Measures

Physical and metabolic functioning. Fasting lipid profile (total cholesterol, HDL), low-density lipoprotein (LDL), glucose levels, and hemoglobin A1c (HbA1c) were obtained and analyzed by Quest Diagnostics (Madison, New Jersey). Patients’ height and weight were measured using a medical balance beam scale. Patients wore light clothing and were asked to remove their shoes. Waist circumference and blood pressure were measured by trained research staff.

The Eating Disorder Examination33 is a semistructured investigator-based interview that assesses eating disorders. The Eating Disorder Examination focuses on the previous 28 days, except for the diagnostic items that are rated per the durations stipulated in the DSM-IV-TR.28 The Eating Disorder Examination assesses the frequency of different forms of overeating, including objective bulimic episodes (defined as unusually large quantities of food with a sense of loss of control). The Eating Disorder Examination also comprises 4 subscales: dietary restraint, eating concern, weight concern, and shape concern and an overall global score. The items for the 4 Eating Disorder Examination subscales are rated on a 7-point forced-choice format (0-6), with higher scores reflecting greater severity or frequency. Regular meal skipping was defined as consumption of any meal less than or equal to half of the time (ie, Eating Disorder Examination score ≤ 3), and participants were dichotomized as regular meal skippers or nonskippers. The Eating Disorder Examination has demonstrated good interrater and test-retest reliability in diverse patient groups, including BED.34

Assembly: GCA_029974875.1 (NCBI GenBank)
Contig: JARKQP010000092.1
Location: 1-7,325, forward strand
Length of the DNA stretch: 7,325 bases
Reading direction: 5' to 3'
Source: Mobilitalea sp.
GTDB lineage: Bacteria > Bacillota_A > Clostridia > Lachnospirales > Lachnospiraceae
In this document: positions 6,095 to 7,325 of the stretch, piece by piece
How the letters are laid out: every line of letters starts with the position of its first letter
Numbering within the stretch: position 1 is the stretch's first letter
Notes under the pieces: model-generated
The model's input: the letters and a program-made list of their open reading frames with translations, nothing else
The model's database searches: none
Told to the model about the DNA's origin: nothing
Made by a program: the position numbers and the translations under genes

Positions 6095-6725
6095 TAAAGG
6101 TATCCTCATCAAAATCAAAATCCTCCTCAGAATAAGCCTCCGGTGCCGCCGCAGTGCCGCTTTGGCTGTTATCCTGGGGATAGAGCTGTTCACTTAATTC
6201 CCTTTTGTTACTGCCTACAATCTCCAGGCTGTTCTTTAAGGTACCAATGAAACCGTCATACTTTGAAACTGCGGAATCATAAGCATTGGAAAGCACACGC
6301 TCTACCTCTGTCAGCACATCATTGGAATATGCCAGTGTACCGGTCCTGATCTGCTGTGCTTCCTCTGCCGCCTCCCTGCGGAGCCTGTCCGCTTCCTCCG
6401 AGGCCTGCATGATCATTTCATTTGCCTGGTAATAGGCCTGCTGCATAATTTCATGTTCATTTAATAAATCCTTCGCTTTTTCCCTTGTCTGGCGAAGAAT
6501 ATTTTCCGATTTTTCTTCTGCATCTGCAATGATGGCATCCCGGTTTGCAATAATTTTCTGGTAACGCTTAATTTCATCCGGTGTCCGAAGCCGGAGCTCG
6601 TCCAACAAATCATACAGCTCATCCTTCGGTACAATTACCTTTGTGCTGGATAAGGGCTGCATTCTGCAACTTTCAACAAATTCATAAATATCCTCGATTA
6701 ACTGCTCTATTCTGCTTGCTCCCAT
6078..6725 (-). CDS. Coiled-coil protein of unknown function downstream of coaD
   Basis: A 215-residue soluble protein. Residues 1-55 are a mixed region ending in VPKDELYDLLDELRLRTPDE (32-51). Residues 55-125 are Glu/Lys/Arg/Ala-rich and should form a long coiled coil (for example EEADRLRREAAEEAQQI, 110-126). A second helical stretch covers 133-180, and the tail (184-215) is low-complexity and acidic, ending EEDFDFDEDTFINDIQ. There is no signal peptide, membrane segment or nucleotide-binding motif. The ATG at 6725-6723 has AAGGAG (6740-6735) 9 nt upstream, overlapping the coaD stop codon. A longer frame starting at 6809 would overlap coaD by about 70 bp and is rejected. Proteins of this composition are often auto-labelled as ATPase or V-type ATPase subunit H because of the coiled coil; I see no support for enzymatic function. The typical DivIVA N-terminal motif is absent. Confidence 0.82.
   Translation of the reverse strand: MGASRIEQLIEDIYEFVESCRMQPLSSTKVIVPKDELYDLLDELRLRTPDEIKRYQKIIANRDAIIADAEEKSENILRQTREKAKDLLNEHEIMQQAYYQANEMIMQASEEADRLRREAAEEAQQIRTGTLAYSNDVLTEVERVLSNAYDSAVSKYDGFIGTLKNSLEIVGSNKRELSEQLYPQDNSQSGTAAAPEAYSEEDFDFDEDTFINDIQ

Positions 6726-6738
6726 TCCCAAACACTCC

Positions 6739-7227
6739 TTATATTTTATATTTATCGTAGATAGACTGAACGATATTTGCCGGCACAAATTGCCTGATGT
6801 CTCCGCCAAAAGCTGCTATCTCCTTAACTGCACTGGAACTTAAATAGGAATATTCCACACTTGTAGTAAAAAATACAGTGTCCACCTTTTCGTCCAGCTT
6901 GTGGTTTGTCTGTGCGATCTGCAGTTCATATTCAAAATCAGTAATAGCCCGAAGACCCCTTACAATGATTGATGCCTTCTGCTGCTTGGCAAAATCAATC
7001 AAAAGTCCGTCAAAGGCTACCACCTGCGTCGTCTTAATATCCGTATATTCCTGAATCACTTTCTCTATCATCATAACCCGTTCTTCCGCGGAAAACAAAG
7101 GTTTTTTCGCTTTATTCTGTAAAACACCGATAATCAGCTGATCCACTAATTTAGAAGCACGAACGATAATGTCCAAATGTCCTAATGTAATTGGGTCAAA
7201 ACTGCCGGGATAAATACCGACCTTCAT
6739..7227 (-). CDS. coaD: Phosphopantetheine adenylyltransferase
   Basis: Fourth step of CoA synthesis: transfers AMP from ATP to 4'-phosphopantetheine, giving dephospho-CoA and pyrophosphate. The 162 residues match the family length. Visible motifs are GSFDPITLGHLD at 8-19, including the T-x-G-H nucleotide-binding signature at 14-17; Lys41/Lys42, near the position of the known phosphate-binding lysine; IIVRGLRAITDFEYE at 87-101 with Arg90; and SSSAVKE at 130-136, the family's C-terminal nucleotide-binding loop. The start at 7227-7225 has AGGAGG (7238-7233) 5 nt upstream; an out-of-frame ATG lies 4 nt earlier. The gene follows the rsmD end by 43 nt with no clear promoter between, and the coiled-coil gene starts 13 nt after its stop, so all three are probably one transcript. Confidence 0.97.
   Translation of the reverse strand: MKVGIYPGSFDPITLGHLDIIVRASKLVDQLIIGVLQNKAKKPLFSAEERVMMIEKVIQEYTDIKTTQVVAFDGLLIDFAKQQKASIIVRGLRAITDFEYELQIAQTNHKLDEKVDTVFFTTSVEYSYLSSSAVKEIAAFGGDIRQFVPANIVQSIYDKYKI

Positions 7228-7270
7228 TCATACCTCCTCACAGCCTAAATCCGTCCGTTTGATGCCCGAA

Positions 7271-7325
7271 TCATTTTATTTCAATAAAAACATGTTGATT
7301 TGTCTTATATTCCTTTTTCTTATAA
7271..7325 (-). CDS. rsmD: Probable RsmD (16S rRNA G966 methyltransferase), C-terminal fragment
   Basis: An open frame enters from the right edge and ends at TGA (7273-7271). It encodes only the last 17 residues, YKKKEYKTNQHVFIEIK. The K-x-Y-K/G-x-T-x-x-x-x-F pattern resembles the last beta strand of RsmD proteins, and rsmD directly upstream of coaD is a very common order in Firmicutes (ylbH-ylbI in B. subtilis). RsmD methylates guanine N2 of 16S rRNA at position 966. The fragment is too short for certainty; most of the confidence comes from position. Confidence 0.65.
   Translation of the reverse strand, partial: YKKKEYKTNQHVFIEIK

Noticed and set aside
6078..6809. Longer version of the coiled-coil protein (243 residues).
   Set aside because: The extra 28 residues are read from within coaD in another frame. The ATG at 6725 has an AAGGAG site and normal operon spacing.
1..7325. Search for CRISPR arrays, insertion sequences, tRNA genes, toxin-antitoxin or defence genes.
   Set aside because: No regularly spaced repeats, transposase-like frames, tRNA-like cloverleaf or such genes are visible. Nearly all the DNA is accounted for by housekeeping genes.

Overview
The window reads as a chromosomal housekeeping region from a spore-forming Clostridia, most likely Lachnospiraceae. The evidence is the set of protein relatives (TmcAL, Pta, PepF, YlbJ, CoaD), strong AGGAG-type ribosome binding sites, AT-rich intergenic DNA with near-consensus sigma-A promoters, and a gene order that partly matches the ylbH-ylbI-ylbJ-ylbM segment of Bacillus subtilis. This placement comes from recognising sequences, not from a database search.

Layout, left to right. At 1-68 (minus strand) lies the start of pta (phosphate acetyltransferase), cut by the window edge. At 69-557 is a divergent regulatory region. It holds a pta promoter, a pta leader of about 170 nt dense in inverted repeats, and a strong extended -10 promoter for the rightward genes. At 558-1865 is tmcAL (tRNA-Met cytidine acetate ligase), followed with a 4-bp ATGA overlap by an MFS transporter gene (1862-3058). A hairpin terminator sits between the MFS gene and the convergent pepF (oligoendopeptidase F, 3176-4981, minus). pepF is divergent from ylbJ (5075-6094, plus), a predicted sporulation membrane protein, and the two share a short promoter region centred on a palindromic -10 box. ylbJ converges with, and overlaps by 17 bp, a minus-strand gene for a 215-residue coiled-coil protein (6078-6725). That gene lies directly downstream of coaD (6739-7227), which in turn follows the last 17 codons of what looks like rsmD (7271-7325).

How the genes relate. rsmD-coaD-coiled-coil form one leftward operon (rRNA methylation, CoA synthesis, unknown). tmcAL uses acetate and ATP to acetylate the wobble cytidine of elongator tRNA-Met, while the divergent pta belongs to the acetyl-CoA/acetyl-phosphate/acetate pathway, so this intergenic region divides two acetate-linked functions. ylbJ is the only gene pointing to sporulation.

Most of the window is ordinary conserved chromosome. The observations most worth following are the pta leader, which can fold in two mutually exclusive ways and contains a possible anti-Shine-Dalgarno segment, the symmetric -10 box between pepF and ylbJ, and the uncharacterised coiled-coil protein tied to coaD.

Weight and eating history. Doctoral-level research clinicians administered a structured clinical interview to determine current and historical obesity-related variables of interest. Participants’ onset of dieting was determined by asking, “At what age do you remember first going on a diet?” Participants’ frequency of dieting was assessed by asking, “Approximately how many diets, which have lasted at least 3 consecutive days, have you been on, whether or not you have succeeded?” Onset of binge eating was determined by asking, “At what age do you remember first binge eating on a regular basis—at least 1 time per week?” Participants were asked to estimate their highest and lowest adult weight and to provide the age at which this occurred.

The Questionnaire for Eating and Weight Patterns-Revised (QEWP-R)35 is a self-report measure that was used to assess age at overweight onset, weight cycling (number of times lost and regained ≥ 20 lb), and frequency of dieting (“Since you have been an adult—18 years old—how much of the time have you been on a diet, been trying to follow a diet, or in some way been limiting how much you were eating in order to lose weight or keep from regaining weight you had lost?”).

The Beck Depression Inventory (BDI)36 is a 21-item scale that assesses current depression level and symptoms of depression. It is a widely used and well-established measure with excellent reliability and validity.37 Higher scores reflect higher levels of depression and, more broadly, negative affect and are an efficient marker for broad psychopathology.38

The Three-Factor Eating Questionnaire-Restraint subscale (TFEQ-Restraint) consists of 21 items that assess purposeful monitoring and attempted reduction of food intake. The TFEQ-Restraint has received some psychometric support including good internal consistency.39